Chinese social media giant TikTok has reportedly shelved plans to build a global headquarters in London amid growing concern about Beijing’s influence in Britain.
TikTok, a viral video app which is popular among teenagers, had been in discussions with the Department for International Trade and No 10 to establish a worldwide base in the capital.
The app, which has 800 million users, planned to invest as much as £3 billion on making the UK its home outside China and would have created around 3,000 jobs, sources claimed.
TikTok’s parent company ByteDance has now made the decision to suspend those negotiations due to the ‘wider geographical context,’ the Sunday Times reported.
The move comes amid increasing tensions between London and Beijing, stemming from the Government’s criticism of the Hong Kong security law and a recent decision to ban Huawei from Britain’s 5G network.
An unnamed source reportedly told the paper the plans could be revived should relations between China and the UK improve, however they added a decision would not be coming ‘any time soon’.
A statement from TikTok said: ‘We remain fully committed to investing in London and inspiring creativity and bringing joy to our users around the world.’
Meanwhile, a Government spokesperson added: ‘ByteDance’s decision on the location of their global HQ is a commercial decision for the company.
‘The UK is a fair and open market for investment where it supports UK growth and jobs.’
Elsewhere, Washington is considering placing TikTok’s Beijing-based owner ByteDance on its blacklist, effectively barring Americans from downloading and using the app.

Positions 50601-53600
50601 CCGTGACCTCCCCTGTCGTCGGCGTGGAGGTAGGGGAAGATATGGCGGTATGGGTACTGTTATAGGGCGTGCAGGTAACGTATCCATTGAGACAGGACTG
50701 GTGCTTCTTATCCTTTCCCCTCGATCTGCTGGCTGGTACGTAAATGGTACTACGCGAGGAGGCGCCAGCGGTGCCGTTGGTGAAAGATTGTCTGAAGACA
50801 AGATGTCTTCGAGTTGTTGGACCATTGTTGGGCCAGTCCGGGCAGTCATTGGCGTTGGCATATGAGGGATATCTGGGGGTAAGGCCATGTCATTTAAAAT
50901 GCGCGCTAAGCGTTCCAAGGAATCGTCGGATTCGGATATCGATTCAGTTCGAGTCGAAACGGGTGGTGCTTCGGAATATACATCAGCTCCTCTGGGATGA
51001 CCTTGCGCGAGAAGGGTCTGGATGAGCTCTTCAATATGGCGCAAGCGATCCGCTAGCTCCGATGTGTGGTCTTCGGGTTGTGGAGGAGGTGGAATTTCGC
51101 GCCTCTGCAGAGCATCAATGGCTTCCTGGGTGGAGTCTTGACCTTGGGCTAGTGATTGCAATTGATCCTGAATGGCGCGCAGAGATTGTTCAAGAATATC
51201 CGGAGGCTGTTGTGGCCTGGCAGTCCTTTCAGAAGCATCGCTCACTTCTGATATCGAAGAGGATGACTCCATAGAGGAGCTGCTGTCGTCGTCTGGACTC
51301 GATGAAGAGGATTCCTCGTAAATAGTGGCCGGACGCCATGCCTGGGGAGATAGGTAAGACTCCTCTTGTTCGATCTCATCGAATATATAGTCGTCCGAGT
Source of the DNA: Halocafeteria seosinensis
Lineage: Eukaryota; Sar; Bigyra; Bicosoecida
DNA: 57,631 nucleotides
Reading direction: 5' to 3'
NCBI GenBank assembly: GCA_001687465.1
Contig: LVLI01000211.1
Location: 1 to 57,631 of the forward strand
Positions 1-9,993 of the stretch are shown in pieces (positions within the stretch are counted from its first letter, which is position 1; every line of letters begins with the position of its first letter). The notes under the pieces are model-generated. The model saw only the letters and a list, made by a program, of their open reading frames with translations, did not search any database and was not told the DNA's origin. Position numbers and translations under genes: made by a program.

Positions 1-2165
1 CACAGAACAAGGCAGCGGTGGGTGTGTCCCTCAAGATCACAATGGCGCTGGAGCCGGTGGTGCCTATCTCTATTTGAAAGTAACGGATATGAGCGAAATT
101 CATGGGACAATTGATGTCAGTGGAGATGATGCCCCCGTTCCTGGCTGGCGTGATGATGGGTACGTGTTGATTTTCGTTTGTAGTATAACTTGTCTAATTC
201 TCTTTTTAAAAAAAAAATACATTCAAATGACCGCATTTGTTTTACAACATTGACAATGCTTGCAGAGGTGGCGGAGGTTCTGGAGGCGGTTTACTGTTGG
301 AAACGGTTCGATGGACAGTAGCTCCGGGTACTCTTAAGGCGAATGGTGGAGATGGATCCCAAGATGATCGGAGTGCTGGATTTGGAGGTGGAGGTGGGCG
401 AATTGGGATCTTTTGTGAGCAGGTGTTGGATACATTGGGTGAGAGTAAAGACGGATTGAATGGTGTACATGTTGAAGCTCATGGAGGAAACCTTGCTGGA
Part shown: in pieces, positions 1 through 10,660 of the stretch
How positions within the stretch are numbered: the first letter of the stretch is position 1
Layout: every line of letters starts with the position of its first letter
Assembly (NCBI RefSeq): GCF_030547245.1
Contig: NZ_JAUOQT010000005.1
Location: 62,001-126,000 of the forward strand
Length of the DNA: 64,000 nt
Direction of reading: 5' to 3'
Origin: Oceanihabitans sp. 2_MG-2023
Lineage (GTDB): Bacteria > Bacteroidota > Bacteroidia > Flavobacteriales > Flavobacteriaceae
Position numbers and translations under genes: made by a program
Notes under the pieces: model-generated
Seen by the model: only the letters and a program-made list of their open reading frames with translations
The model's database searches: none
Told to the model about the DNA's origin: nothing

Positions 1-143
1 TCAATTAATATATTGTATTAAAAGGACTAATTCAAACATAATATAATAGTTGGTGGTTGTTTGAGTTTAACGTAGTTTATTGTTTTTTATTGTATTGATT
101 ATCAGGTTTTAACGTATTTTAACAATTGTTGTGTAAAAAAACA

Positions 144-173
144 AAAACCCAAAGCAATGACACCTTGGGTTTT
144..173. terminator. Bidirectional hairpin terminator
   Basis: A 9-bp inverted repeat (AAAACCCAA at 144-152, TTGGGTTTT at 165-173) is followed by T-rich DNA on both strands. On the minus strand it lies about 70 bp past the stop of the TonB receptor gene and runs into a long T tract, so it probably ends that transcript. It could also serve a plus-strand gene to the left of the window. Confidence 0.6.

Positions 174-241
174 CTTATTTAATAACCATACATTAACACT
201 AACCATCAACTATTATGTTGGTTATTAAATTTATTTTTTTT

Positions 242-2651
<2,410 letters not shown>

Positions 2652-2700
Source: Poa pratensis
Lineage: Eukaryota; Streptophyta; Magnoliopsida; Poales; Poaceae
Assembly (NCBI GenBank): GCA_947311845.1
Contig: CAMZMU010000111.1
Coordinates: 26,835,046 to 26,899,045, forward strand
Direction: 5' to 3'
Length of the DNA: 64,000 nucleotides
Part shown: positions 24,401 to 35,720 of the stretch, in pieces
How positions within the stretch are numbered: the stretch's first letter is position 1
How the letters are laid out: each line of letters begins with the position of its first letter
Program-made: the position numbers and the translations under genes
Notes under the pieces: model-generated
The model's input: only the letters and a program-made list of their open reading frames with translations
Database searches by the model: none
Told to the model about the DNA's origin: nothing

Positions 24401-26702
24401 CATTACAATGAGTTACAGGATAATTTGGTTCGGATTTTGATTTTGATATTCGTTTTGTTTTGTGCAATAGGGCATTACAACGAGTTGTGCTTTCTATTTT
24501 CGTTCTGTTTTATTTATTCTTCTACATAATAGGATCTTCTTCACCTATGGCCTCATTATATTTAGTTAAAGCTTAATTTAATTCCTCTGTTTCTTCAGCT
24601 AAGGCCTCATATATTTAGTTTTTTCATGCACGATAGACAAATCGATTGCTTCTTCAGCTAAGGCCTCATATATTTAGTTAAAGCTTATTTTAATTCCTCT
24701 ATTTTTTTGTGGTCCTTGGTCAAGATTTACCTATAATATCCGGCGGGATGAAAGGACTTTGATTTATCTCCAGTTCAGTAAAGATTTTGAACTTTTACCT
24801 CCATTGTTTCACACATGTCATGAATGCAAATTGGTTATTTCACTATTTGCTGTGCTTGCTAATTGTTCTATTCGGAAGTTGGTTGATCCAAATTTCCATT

White House officials are also weighing alternative plans, including allowing TikTok to continue operating as long as the company splits from its Chinese parent and sets up its headquarters in the US and not the UK.
Sources familiar with the matter last night said London was still being considered as an option for the HQ. However, they warned that the company would need to consider the impact of the US government’s plans and how it would affect the company’s operations.
Banning the app in the US, where it has almost 50 million users, would be a major blow to the company.
Tomorrow a fierce critic of the company, US Secretary of State Mike Pompeo, will arrive in London to meet Boris Johnson and Foreign Secretary Dominic Raab to discuss issues including China and the coronavirus pandemic.
There is mounting speculation that he will use the opportunity to single out the firm as a tool of the Chinese state.
When asked on Fox News earlier this month whether US citizens should download TikTok, Mr Pompeo said: ‘Only if you want your private information in the hands of the Chinese Communist Party.’
He also threatened to ban ByteDance by placing it on the US’s so-called ‘entity list’. Officials have said a decision could come within weeks.
London, Singapore and Dublin were among the locations being considered by TikTok, reports suggested in December. No US cities made the shortlist.
But now, TikTok may be forced to establish a major base in the US to salvage its business there.